Big increase in the number of households in arrears on their energy bills, according to CRU
Daragh Cassidy
Head Writer

New data from the energy regulator shows a big uptick in the number of households struggling to stay on top of their gas and electricity bills.

Irish households have been hit with huge energy price increases over the past two years and currently pay among the highest energy prices in all of Europe.  

So it's unsurprising that some households may be struggling to stay on top of their gas and electricity bills.  

However a new report from the Commission for Regulation of Utilities (CRU) underlines the scale of the problem.  

Looking at the numbers 

According to the CRU, in the second quarter of this year (April to June) just under 256,000 households were in arrears on their electricity bills. 

This represents 12% of all households and is a huge jump of over 55,000 compared to the previous quarter and an increase of almost 39,000 compared to the second quarter of last year.

A likely reason for the jump is the recent end of the energy credits. In March of 2022 the Government paid a €200 electricity credit to all households. And this was followed by three more €200 credits between November 2022 and April 2023. And some suppliers, such as Electric Ireland, paid further credits to their own customers. On top of this the Government reduced the rate of VAT to 9%. While those in receipt of the fuel allowance got an additional €500.

All these measures undoubtedly helped households stay out of arrears over the past 18 months or so despite electricity prices reaching record levels. But as the credits have been paid and used up, the numbers in arrears are now creeping back up.   

For gas, just under 168,000 households were in arrears in the second quarter of 2023. This represents a fairly hefty 24% of all gas customers and is a jump of over 7,500 compared to the previous quarter and an increase of over 27,000 compared to the second quarter of last year.

Should we be worried?

Although the number of households in arrears is increasing, the numbers are still close to longer-term averages believe it or not. For now at least. 

For example, at the start of 2022, over 283,000 households were in arrears on their electricity bills. So the most recent number is still well below this figure. It's also only slightly ahead of the 253,880 who were in arrears at the start of 2020, before the energy crisis even began.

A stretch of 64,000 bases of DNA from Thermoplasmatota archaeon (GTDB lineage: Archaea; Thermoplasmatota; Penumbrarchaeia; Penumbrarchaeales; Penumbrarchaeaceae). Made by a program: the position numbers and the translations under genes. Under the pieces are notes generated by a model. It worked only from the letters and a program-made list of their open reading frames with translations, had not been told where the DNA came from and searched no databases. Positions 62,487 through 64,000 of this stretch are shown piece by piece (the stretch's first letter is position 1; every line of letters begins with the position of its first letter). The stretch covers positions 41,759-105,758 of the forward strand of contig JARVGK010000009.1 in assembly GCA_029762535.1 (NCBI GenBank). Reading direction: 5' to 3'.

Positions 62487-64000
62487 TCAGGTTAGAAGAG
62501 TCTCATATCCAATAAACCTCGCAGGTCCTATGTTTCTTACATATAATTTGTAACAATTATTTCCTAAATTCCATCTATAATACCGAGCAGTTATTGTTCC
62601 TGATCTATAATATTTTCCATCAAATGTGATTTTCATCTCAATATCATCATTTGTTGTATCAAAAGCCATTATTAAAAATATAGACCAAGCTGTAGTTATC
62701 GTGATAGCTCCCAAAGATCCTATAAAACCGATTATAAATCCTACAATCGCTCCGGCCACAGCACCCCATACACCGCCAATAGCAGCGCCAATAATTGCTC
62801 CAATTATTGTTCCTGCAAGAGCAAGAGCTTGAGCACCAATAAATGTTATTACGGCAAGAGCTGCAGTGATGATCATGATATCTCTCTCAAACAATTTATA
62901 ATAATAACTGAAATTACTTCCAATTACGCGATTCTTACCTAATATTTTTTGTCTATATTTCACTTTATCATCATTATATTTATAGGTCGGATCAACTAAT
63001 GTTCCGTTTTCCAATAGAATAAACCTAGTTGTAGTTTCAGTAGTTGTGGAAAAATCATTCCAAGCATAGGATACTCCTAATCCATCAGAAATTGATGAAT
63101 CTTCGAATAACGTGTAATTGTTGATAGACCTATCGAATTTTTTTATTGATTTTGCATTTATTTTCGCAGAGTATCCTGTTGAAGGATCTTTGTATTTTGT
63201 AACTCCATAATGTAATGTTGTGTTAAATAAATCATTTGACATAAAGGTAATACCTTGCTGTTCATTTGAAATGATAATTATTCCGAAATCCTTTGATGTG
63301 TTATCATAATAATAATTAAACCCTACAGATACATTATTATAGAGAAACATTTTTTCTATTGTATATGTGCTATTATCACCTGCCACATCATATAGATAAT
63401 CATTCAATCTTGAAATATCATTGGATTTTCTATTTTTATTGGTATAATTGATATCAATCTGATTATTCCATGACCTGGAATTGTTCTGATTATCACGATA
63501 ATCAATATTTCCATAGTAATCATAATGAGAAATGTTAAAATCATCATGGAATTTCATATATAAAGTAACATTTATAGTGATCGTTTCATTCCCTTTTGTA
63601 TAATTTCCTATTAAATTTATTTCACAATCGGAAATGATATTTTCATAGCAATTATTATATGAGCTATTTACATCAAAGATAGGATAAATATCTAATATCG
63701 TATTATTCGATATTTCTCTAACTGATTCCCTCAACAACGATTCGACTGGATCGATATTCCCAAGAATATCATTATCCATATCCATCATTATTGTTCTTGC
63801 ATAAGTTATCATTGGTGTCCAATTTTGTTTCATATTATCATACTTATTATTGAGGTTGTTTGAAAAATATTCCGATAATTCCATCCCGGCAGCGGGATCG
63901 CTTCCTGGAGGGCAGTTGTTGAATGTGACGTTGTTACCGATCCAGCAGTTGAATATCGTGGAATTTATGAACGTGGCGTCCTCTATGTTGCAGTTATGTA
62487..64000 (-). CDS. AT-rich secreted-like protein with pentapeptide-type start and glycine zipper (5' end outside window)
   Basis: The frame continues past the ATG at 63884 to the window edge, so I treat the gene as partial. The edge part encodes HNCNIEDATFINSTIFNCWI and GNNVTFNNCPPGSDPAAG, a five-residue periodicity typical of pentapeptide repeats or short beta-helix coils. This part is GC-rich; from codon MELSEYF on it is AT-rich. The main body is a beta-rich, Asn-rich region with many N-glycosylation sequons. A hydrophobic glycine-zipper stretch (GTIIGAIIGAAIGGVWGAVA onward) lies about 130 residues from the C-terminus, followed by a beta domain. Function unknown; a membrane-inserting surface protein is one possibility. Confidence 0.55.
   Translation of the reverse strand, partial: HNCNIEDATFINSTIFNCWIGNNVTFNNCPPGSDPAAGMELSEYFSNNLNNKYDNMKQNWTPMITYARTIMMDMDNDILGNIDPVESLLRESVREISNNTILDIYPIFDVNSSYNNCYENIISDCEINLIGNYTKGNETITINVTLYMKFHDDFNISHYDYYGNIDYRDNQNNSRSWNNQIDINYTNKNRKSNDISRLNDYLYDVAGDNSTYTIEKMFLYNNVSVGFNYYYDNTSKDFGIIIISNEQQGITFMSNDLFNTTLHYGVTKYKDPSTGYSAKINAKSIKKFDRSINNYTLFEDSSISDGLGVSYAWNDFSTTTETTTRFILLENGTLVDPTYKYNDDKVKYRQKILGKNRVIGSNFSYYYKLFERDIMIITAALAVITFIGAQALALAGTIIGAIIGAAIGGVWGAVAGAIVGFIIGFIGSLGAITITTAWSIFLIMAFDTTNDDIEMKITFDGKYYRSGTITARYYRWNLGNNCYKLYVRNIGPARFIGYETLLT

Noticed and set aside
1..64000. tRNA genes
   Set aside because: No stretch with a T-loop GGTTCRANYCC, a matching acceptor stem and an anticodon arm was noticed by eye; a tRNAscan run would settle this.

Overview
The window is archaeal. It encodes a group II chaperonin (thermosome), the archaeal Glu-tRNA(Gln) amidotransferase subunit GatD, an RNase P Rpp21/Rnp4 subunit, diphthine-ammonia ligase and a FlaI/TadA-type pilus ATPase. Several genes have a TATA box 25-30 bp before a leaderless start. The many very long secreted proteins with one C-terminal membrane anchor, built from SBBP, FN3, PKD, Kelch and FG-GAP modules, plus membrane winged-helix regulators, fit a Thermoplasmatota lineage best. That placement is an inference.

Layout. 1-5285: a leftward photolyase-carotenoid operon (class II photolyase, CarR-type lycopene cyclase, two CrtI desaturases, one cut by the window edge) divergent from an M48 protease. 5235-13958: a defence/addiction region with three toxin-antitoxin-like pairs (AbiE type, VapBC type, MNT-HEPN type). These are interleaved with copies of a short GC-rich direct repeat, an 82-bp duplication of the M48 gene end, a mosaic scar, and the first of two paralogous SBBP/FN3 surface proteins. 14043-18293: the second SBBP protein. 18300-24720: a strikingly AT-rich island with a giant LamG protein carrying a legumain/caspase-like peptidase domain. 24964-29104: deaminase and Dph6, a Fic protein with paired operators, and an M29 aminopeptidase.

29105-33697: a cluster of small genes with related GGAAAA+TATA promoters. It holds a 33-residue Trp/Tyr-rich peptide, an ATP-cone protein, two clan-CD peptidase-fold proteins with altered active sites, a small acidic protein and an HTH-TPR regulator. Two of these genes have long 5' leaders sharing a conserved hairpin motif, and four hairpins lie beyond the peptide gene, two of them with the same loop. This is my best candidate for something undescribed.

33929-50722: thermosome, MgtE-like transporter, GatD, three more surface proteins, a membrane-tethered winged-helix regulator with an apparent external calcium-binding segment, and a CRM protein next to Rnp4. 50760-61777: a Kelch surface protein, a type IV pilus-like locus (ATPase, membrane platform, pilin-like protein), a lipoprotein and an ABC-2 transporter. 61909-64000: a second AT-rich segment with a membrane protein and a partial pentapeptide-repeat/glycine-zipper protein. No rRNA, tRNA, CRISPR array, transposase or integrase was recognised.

And traditionally around 11% to 12% of households have always been behind on their electricity bills - the same percentage as now.    

With gas it's a bit more worrying.

The number in arrears is now at a record high of almost 168,000 - equating to 24% of all households that use gas. This is up from just over 136,000 or 20% of households at the start of 2020. The lack of Government credits for gas customers has clearly been a factor in the numbers struggling. 

And with energy prices set to remain at extremely high levels until at least next spring, it's highly likely we'll see thousands more households fall into arrears over the coming months. 

Help in the upcoming Budget?

The energy credits and extra fuel allowance payment have been instrumental in keeping tens of thousands of households out of arrears over the past two years as energy prices reached record levels. So it’s unsurprising, but still worrying, to see the number in arrears creep back up following the end of their payment.

These figures will no doubt put pressure on the Government to provide further support for energy bills in the upcoming Budget seeing as prices will remain at extremely elevated levels this winter. 

Although all suppliers have announced moderate price decreases over the past few weeks, energy costs this winter will still be around DOUBLE what would be considered normal levels. 


The latest CRU report also looks at disconnections.

Over the past few years there has been a ban on energy disconnections for non-payment of bills during the winter months. There was also a ban during the Covid lockdowns.

But disconnections are very uncommon in Ireland anyway and are only carried out as the last resort.  

So far this year, just under 300 electricity customers have been disconnected or around 0.013% of all households. This compares to just over 2,000 customers (around 0.09%) for all of 2022. 

Year Electricity Disconnections Gas Disconnections
2018 3.802 1,537
2019 4,113 2,263
2020 991 438
2021 648 426
2022 2,068 880
June 2023 145 202

Avoiding arrears and disconnections

There are a number of supports available to help you manage your energy bills and avoid going into long-term arrears and then being disconnected. You can read about these here.   

But really the most important thing is to engage with your supplier. 

Energy suppliers offer a range of supports to help customers who are having trouble paying their bills. And by law, no supplier is allowed disconnect a customer as long as they're constructively engaging with their supplier. The last thing a supplier wants to do is disconnect a household and this is only ever carried out as a last resort.